Duncan Campaign Aide Involved in School Deal

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By Cameron W. Barr and Ann E. Marimow
Washington Post Staff Writers
Saturday, May 27, 2006

A longtime aide to Montgomery County Executive Douglas M. Duncan played a key role in the county's leasing of two schools to the Yeshiva of Greater Washington at the same time he was working as a political adviser and fundraiser for Duncan.

Jerry Pasternak, a special assistant to Duncan (D), knew lobbyist Jack Abramoff -- a Yeshiva board member in the late 1990s and early 2000s -- from the Orthodox Jewish community and accepted his offer to help raise money for Duncan in 1998, Duncan's gubernatorial campaign manager, Scott Arceneaux, said yesterday.

Pasternak's dual role raises the question of a potential conflict of interest. He is on leave from his county job while he volunteers on Duncan's gubernatorial campaign.

On Thursday, after inquiries from The Washington Post, Duncan announced that he would return $20,000 in campaign contributions from companies based in Saipan and Guam linked to Abramoff. The contributions, as well as $15,000 in donations from other Yeshiva supporters, reached Duncan's executive campaign in the last week of July 1999, a month before he signed a lease/purchase agreement with Yeshiva for a closed county school.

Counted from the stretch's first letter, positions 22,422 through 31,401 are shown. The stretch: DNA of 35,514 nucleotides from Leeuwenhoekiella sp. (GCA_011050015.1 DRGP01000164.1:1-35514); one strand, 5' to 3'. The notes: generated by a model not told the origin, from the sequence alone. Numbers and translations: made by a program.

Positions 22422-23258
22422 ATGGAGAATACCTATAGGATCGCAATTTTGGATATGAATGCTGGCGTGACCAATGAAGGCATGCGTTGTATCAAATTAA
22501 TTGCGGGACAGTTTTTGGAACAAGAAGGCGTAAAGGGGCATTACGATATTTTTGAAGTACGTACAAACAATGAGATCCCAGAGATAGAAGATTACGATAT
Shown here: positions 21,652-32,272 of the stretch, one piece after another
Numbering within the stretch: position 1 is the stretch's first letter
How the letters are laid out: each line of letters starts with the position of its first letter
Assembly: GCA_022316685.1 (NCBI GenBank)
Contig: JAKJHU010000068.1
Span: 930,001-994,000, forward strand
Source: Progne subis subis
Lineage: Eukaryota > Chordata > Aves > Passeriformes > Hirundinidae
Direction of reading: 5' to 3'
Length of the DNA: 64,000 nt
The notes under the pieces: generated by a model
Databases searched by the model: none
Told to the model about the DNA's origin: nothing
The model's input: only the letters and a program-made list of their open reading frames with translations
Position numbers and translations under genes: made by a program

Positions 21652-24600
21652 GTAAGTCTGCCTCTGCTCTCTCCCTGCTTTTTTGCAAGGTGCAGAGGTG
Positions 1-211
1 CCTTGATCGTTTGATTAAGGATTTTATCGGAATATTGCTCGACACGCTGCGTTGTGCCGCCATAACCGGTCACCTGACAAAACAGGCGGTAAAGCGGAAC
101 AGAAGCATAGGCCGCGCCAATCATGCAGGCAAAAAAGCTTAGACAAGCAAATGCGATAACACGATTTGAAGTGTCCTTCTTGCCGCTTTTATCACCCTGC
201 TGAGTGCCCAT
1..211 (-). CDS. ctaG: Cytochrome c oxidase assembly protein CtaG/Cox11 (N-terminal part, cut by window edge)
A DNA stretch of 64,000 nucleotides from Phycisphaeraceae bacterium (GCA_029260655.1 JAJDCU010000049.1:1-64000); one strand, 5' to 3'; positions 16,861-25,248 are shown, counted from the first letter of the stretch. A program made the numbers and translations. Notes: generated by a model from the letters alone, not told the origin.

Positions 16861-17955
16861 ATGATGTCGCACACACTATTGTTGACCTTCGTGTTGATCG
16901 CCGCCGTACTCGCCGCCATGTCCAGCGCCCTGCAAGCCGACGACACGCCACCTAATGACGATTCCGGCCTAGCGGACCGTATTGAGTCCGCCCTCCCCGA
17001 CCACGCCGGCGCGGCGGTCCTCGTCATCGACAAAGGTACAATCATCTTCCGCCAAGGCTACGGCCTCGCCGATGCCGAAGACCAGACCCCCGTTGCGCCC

Some residents who opposed the lease deals reacted angrily to the news of the Abramoff connection and said they were worried that the deal was inappropriately influenced. But at the time of Abramoff's offer to Pasternak, Arceneaux said, "there was no reason to think that Jack Abramoff was anything other than a lobbyist who lived in Montgomery County."

Abramoff was sentenced in March to five years and 10 months in prison for his role in the fraudulent purchase of a fleet of casino cruise boats.

Although the 2006 campaign acknowledged Abramoff's role in helping raise money for Duncan, officials insisted that the county executive had no knowledge of the contributions from Saipan, an island in the U.S. commonwealth of the Northern Mariana Islands, and the U.S. territory of Guam.

One of those contributors, Evelyn Sablan of Saipan, said she was reimbursed by a businessman for her $4,000 donation. That businessman, Jack Torres, works for a company with links to Abramoff. Torres denied in an interview this week that he had ever been involved with fundraising for politicians.

In 1999, over objections from the neighborhood and the school system, Duncan and the County Council decided to offer Yeshiva a lease with an option to purchase Belt Junior High School in Wheaton. The superintendent reclaimed the school in 2001, so officials offered to lease Montgomery Hills Junior High School in Silver Spring to Yeshiva.

County Council member Tom Perez (D-Silver Spring), who in 2003 opposed the lease of Montgomery Hills to Yeshiva, said Pasternak "led the negotiations on behalf of the county."

Yeshiva board member Dennis Berman said this week that Pasternak also "was probably" the person who solicited him for contributions to Duncan's campaign account.

Pasternak declined an interview yesterday, but the Duncan gubernatorial campaign released a response to a reporter's question. "At no time during our discussions about Yeshiva, did I ask Mr. Berman for campaign contributions," Pasternak said. He said that although he was "involved in the project," county attorneys handled the leases.


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